The Fed has presented the recent collapse in oil prices as an unambiguously positive development.

Sharply lower oil prices will boost spending and aid U.S. growth, said two of the Federal Reserve’s most influential officials, playing down the risk that plunging energy costs could push inflation further below the Fed’s goal.
Fed Vice Chairman Stanley Fischer and New York Fed President William C. Dudley, speaking at separate events yesterday in New York, both stressed the positive economic impact from the steepest decline in oil prices for five years.
“I’m not very worried,” Fischer told an audience at the Council on Foreign Relations. “The lower inflation that we’ll get from the lower price of oil is going to be temporary.”
He also said lower oil prices were “a phenomenon that’s making everybody better off.”

Although I understand their arguments, I think their heads are underwater.

The Fed is missing the massive role that US shale energy development has played in the recent US economic out performance versus the rest of the world. Since the recession trough, over 93% of the 10 million jobs created have been energy related. Have a look at this great chart from ZeroHedge:

The US economy has vastly outperformed most of the rest of the Western economies due to the unbelievable growth of shale energy.

US oil output has almost doubled in the space of less than half a dozen years. This growth is unbelievable. Have a look at this night time satellite shot of the Bakken shale area to get a sense of the scope of the development.

There is a belief that the US economy is outperforming the rest of the world because it is the “cleanest shirt in the dirty pile of laundry.” Well, the reality is that the shale energy boom is the driving factor in the US economic outperformance. Yes, Silicon Valley is booming, and there is no doubt that certain sectors that cater to the 0.01% are growing due to the absurd Federal Reserve balance sheet expansion, but these do not have the same sort of large economic impact as the shale energy boom.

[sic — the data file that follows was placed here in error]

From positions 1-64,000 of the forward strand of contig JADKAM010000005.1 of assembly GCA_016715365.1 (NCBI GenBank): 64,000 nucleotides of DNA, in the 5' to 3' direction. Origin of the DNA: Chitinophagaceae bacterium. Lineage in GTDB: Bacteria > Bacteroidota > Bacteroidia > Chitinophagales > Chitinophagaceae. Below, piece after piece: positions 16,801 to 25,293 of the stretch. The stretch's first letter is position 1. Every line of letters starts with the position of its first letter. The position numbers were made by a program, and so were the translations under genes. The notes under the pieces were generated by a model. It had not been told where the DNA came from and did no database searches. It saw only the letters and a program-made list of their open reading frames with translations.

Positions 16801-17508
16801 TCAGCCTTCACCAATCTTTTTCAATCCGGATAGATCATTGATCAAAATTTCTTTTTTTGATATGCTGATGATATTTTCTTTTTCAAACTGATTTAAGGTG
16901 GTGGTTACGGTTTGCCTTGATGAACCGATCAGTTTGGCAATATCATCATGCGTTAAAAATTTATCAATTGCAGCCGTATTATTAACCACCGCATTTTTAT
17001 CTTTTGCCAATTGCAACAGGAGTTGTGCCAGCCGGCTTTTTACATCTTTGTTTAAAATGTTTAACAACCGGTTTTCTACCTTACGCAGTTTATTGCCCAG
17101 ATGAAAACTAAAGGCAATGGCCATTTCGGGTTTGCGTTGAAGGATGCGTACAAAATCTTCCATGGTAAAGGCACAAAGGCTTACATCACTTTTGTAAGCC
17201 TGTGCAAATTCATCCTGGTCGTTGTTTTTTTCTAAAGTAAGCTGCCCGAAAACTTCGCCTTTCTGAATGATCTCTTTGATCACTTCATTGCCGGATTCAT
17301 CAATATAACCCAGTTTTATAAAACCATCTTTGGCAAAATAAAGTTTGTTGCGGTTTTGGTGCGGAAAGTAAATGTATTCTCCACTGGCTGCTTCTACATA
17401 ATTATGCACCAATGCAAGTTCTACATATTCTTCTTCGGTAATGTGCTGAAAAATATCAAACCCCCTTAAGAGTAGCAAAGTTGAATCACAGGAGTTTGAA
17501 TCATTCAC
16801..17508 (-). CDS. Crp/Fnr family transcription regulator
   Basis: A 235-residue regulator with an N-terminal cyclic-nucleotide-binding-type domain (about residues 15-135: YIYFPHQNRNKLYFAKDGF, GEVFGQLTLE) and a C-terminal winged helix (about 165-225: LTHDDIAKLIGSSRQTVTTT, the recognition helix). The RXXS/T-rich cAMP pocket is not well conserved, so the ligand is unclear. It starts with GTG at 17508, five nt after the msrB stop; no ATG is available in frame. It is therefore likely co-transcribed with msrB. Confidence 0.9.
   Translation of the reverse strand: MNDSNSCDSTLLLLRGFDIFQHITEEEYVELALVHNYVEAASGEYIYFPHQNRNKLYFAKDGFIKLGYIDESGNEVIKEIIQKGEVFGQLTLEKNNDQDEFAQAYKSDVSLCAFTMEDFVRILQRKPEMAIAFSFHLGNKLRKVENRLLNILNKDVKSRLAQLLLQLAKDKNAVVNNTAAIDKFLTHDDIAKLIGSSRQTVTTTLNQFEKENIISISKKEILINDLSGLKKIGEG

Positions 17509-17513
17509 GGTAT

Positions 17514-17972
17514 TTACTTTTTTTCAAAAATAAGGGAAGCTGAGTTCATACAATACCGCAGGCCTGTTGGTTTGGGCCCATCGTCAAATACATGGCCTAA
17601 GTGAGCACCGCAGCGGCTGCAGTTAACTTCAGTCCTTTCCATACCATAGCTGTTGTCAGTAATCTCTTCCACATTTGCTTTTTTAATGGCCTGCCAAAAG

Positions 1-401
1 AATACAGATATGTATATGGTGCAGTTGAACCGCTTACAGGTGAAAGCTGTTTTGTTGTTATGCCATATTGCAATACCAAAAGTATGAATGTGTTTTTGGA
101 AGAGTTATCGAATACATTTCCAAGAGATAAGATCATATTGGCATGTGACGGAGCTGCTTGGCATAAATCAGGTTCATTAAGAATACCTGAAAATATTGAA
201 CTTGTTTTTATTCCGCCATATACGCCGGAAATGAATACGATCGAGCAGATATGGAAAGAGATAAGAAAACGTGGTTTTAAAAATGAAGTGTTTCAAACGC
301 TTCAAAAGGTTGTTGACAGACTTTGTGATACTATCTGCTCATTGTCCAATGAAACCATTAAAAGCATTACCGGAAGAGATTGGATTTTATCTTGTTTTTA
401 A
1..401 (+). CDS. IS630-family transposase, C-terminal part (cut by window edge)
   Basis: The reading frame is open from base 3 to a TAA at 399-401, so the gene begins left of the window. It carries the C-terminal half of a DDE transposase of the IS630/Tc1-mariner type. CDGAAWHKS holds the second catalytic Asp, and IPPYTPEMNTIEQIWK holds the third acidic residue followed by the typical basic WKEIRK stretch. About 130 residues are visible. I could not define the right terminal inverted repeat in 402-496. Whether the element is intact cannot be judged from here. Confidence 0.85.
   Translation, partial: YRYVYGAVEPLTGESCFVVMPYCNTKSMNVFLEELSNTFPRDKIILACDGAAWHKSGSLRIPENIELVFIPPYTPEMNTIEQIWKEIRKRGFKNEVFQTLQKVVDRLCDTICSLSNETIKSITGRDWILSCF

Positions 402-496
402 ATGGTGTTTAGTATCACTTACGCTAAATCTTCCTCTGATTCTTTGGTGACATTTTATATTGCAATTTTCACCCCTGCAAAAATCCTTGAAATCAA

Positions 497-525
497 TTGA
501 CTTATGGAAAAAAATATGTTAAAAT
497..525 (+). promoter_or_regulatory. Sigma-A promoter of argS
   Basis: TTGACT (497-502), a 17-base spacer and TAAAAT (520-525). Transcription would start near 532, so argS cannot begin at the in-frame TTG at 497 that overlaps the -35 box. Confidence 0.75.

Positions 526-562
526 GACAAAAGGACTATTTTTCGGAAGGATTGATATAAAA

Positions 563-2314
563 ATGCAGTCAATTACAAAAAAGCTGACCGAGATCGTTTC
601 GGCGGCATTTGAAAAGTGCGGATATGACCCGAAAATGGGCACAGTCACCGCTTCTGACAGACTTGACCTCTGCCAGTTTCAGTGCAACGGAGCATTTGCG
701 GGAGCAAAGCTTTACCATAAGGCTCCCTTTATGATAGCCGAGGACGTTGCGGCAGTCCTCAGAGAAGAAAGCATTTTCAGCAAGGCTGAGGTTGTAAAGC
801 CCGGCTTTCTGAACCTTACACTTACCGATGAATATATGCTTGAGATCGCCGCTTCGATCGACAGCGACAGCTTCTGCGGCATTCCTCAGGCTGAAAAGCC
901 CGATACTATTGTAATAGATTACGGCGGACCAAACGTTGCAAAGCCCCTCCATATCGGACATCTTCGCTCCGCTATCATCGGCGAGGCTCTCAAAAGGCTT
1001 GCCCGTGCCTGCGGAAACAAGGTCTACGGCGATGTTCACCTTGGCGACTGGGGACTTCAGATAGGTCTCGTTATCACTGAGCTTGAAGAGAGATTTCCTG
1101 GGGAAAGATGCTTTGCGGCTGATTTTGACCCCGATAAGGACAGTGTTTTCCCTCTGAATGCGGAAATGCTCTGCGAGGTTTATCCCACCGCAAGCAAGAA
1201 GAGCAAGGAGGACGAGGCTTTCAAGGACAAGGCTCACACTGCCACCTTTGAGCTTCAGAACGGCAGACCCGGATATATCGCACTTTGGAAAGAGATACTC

And the really scary part of this whole shale energy boom is that it has been financed on the back of the Fed’s ultra easy monetary policy. I had been meaning to write this up for some time, as I have been worried that the next bubble might be in an area where market participants were least expecting it. The shale energy boom is the perfect candidate. But every time I thought about writing it up, I was presented with some sort of report about why the shale stocks were not in a bubble, and that everything was going to be just fine. I was too scared to take a position, or even write my ideas out loud. But isn’t that the way these things always go? In the mid 2000s when the real estate bubble was at its peak, anyone who dared suggest caution was a crackpot who just didn’t get it. My suspicion is that the shale energy boom is going to be exact same way.